Getting into Trouble

The flat I was living in belonged to the tenants of a housing association. Soon after I moved in there was much talk about handing over to the tenants so that they became the owners. This was very lucky for me, because I was able to buy mine at a very reasonable sum. Properties were beginning to rise heavily.

I lived there for five years. Then I went back to my old home with Bob. A lot of water had gone under the bridge by then. I sold the flat for a good price and bought a piece of land in a good position, hoping that I could get enough money together to design and build a house.

This did not happen as one catastrophy happened after another. First, my college landlord told me I would have to move out of my Kings Parade shop into the much smaller one next door. The shops in the parade were all joined together, so one by one they were being rebuilt from the inside, because they were very old and dilapidated. My shop was going very well. The one next door, where I had to stay for eighteen months while the repairs were being done, had a much lower rent, but this was not enough to balance it with the greatly reduced sales. I lost quite a lot of money and I had to find a good designer to refurbish the inside after the repairs had been finished.

Quite by chance I met a brilliant man who did a very good job for me. The whole place looked wonderful after everything had been put back. Once again I was doing well, but my financial state was precarious. I started to think what I could do to earn more money. Shops were springing up all over England selling posters. A friend suggested to me that the shop was so popular that I ought to look for shops in other places, dress them up and franchise them.

It sounded like a good idea. I hadn’t then realised that looking after franchises from a distance would constitute my having a lot more worry in an area about which I knew nothing. After looking for shops in England I was shaken by the size of the sums of money needed just to buy the leases. In the end I heard about Princes Square, a beautiful shopping centre in Glasgow. I took a shop there.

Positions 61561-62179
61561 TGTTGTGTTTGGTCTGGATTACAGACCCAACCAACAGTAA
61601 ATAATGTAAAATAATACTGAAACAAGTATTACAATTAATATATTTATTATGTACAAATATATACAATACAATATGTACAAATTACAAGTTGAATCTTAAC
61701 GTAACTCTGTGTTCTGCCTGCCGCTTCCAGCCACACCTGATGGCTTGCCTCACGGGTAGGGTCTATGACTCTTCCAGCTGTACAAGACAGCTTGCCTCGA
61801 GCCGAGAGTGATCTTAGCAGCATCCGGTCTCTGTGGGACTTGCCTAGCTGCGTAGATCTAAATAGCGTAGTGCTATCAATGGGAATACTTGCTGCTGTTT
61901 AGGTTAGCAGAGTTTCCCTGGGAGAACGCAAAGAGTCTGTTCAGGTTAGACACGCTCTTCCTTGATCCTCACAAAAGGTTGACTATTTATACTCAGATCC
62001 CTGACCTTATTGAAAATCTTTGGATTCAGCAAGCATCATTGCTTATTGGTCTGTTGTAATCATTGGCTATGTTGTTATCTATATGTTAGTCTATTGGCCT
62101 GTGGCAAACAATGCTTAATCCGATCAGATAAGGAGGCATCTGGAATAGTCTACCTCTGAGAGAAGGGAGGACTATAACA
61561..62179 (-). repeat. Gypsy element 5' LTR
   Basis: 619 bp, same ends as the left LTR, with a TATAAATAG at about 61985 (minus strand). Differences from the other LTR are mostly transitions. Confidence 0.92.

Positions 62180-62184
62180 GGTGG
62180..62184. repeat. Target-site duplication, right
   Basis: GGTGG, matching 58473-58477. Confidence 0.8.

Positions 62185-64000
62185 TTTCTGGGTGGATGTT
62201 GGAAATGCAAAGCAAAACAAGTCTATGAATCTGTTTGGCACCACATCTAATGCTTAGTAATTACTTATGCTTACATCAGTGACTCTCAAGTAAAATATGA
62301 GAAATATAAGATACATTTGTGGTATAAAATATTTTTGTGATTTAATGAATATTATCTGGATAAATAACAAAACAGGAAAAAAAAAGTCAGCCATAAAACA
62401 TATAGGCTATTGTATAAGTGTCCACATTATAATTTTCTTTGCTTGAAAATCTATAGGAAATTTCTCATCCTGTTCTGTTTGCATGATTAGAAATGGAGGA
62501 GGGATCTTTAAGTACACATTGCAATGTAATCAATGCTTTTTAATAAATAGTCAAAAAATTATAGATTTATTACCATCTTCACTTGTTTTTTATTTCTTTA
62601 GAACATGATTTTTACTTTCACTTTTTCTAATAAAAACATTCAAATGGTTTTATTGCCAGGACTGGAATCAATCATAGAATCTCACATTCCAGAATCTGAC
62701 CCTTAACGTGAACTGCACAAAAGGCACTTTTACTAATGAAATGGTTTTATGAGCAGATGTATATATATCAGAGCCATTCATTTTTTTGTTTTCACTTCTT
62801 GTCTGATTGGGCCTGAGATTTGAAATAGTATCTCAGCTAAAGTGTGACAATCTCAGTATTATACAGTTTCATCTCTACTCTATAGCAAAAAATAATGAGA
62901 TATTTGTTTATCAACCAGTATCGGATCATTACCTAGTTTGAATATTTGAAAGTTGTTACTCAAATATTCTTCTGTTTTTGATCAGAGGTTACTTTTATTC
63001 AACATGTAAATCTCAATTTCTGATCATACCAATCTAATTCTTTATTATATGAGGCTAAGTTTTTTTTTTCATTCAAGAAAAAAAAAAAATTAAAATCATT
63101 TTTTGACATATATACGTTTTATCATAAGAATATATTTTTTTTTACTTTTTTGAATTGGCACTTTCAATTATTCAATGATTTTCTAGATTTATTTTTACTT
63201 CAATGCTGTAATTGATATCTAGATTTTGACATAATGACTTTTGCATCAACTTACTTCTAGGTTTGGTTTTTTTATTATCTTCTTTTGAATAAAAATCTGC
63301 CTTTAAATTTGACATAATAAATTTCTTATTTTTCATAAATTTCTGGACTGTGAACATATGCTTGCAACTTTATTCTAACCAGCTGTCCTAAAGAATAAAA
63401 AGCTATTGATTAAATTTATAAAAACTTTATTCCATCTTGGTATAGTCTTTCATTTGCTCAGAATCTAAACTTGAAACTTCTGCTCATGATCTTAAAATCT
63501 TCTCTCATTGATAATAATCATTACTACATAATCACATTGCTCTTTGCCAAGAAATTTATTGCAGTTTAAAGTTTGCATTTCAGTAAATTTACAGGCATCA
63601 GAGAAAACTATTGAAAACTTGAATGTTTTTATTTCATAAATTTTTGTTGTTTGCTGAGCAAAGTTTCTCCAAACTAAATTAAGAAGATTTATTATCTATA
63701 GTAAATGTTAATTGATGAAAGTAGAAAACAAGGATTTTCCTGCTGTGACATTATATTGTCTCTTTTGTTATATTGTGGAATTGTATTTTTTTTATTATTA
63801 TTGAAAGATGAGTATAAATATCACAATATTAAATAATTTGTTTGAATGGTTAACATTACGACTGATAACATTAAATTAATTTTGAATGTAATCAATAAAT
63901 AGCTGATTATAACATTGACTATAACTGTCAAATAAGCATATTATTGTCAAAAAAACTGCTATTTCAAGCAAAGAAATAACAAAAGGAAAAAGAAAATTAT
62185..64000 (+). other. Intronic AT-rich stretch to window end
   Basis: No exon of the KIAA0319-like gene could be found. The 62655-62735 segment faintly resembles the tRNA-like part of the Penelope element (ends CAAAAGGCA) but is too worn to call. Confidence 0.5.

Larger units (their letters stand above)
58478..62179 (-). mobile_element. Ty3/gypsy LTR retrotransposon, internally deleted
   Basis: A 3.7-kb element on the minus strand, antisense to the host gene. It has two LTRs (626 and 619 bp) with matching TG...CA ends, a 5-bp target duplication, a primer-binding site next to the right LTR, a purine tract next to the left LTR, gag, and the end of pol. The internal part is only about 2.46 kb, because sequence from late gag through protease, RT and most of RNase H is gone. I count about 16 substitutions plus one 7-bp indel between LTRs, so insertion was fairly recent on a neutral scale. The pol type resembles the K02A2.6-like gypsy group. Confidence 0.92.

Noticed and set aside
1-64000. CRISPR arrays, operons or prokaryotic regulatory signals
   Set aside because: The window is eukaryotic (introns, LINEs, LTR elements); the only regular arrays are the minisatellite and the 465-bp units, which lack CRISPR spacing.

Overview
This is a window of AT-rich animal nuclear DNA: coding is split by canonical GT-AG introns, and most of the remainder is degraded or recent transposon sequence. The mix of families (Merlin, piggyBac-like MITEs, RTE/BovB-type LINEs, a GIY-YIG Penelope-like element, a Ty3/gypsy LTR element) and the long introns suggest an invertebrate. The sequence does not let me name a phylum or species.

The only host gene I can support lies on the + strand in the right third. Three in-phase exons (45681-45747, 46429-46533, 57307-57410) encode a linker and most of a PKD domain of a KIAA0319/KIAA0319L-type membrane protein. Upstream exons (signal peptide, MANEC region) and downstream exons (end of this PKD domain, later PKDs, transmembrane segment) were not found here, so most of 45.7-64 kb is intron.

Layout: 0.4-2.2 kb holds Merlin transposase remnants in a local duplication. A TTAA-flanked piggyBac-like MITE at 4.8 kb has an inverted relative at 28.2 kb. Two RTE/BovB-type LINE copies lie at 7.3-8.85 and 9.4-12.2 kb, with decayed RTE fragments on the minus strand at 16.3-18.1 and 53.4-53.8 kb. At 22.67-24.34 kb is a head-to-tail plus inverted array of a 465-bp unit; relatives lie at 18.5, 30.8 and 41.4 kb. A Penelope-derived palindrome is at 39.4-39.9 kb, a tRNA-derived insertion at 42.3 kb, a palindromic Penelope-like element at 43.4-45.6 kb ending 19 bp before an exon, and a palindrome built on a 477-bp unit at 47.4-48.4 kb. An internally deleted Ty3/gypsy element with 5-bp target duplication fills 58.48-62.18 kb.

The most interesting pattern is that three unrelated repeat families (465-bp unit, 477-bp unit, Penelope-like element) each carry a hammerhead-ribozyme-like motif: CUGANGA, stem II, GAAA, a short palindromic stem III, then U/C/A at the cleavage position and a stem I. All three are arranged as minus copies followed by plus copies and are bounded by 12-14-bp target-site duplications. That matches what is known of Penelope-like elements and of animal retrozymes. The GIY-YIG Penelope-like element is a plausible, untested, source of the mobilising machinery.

For the time that it lasted I went up to Scotland once a month to see everything was alright. This was the biggest mistake I ever made. The shop was beautiful but I wasn’t careful enough in appointing the manageress. She seemed such a nice young woman, and she gave me a good reference. But after a while I discovered that she had a drink problem. I tried to help her and that was another mistake. She was just not up to the job. Eventually I had to let her go and a more able woman took over. She did her best but it was too late.

By then I realised the idea of a franchise was both impossible and not what I really wanted.

My financial position was now a lot worse. I had two major assets: The Cambridge shop and my piece of land. If I sold both of them I could clear my debts but I should have to give up my business. It was a blessing in disguise. I had been in working in shops for a long time now. I had enough practical experience to become a good psychotherapist. All my adult life I had accumulated a lot of knowledge from books. One of the most important mistakes I had made most of my life was being sorry for other people and helping them too much.

My dear friend Jerry Planus who had had a far more difficult childhood than I, was against psychotherapy. He said everyone ought to be responsible for himself. “Put yourself First” was his motto. He was so right. I still had a way to go to prove this entirely to myself. But I did it. Like me he abhorred regulated religions. He lived with Catholic nuns in a boys’ home. He wrote a story about his childhood and sent it to me. There was no love there for those poor boys. They were mentally and physically badly treated. But he was a man of great inner strength and determination with a superb brain. I have noted throughout my life that the people I have liked most, because of their open mindedness and ability to think clearly were either atheists or agnostics and mostly men.

 

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